Draftkings New Single Game Contest For The Masters

Draftkings New Single Game Contest For The Masters

Just a week or so after revealing that it would offer single contest action for the opening day of the Major League Baseball season, daily fantasy sports leader DraftKings rolled out a similar option in time for the first round of the PGA Tour’s Masters Tournament.

Essentially, the rules of the aptly named “Single-Round Showdown,” which debuts on April 6 (during the second round of the tournament at the famous Augusta National) are not much different from the usual fantasy golf system, but there are some new additions to spice things up for longtime users and newcomers alike. Players still pick a “lineup” of six golfers using an in-game $50,000 salary cap, but the final round of the tournament will also reward players with bonus points based on the finishing positions of their golfers. That means golfers that do well later in the tournament could get a huge boost in the DraftKings standings as well, but it also means that the only substantial difference between the Single-Round Showdown and typical fantasy golf is that all this really is happening within the context a single event.

Stuff like that used to be considered illegal, but now nobody – least of all operators like DraftKings, a company with a claimed 10 million users and tens of millions of dollars in annual revenues – seems to be worrying about it too much.

How the times have changed. The announcement of daily fantasy sports (DFS) contests like this one would have probably set off more than a few alarms from federal prosecutors hungry to bust operators on DraftKings’ level for violating anti-sports betting laws as recently as a few years ago. However, with what appears to be an imminent decision from the U.S. Supreme Court regarding the future of broadly legalized sports betting coming literally any day now, the DFS industry seems to be confident that any scrutiny it was under for edging too closely on prohibited wagering activities won’t last much longer.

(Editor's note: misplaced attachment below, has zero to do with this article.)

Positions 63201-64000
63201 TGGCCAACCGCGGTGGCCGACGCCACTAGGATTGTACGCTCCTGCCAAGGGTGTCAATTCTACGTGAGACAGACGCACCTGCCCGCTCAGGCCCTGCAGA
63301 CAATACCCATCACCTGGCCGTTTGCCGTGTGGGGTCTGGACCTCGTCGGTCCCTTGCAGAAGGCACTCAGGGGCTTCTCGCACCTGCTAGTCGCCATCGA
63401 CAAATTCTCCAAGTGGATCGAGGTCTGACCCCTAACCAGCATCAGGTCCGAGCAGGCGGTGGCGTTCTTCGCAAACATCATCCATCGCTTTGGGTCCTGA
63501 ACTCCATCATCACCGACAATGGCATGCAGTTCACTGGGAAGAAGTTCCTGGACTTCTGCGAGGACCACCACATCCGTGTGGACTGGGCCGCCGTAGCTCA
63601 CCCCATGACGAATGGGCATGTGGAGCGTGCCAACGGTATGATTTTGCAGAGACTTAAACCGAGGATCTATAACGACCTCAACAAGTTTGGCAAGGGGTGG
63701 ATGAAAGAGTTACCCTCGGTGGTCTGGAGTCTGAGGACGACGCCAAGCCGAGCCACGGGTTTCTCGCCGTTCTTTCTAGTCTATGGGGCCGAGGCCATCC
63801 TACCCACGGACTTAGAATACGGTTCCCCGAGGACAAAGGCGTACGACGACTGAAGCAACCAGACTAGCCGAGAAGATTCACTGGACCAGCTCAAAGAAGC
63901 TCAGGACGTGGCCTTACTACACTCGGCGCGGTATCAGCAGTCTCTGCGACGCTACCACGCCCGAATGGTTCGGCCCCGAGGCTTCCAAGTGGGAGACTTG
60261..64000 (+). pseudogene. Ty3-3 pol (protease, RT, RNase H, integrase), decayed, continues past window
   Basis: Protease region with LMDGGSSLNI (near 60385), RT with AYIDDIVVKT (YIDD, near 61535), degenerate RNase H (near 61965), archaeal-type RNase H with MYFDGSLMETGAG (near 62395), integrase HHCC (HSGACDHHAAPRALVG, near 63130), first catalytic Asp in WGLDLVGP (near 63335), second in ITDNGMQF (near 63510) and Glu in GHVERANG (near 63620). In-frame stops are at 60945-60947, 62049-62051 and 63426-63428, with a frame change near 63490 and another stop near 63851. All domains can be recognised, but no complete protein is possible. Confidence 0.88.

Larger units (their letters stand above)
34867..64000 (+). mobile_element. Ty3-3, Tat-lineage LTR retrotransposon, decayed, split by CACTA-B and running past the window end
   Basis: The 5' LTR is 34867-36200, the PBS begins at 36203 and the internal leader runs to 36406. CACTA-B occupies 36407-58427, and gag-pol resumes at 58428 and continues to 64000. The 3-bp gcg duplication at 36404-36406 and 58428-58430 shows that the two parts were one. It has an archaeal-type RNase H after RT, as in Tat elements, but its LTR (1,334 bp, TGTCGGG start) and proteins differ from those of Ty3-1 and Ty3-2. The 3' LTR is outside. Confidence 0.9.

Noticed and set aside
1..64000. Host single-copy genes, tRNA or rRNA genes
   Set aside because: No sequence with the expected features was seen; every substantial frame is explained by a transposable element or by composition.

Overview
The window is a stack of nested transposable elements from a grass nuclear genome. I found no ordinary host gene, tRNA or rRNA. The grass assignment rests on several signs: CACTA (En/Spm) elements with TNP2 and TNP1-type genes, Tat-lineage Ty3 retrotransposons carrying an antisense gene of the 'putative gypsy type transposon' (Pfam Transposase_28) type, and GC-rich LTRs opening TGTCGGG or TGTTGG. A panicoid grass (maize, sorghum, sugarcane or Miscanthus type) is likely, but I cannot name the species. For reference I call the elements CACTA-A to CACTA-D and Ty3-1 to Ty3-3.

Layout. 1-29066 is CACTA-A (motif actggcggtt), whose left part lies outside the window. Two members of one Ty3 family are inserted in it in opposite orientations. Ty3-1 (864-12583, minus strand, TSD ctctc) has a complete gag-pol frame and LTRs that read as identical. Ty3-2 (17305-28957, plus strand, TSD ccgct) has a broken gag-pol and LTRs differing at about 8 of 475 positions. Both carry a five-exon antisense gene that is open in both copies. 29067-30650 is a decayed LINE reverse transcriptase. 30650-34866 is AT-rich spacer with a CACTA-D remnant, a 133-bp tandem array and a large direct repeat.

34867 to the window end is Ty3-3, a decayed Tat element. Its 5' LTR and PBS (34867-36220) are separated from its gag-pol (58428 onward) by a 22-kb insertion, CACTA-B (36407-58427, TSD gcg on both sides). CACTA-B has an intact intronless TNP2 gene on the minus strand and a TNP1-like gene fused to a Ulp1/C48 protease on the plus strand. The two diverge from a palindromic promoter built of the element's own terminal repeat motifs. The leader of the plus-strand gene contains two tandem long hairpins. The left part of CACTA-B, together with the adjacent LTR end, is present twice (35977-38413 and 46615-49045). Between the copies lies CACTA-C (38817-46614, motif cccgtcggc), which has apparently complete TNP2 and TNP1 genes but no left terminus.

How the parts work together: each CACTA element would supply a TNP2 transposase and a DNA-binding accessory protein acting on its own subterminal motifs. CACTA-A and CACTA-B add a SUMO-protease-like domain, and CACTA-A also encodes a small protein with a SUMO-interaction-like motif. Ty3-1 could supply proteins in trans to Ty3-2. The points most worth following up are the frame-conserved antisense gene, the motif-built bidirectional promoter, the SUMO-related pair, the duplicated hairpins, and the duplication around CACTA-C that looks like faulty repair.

Appropriately enough, DraftKings experimented with the format that would coalesce into its growing stable of daily single game contests with a similar successful product around the close of the 2017-2018 NFL postseason, the most crucial time of the year for fantasy sports operators. With daily traffic in the millions of individual users, DraftKings was poised to start branching out – or toeing the line, if you will – into the realm of offering contests to users that closely resembled single event sports betting, but thus far nobody in any federal government entity has so much as blinked an eye.

In fact, the feds may have flinched. The daily fantasy sports (DFS) industry tried for years to distance itself from any connection with sports betting, which it characterized as “games of chance,” by identifying its own contests as “games of skill.” All the semantic wrangling and hand wringing aside, what “game of skill” means in practice is that, according to the DFS operators, in their contests it was possible for a player to have an advantage by virtue of knowledge, time and effort spent in researching which players to choose and so on. Again, according to operators like DraftKings, that is what separates DFS contests from sports betting as traditionally defined, which is to say that fantasy events don’t involve a single sporting event taking place in the real world between real teams – hence the “fantasy” part.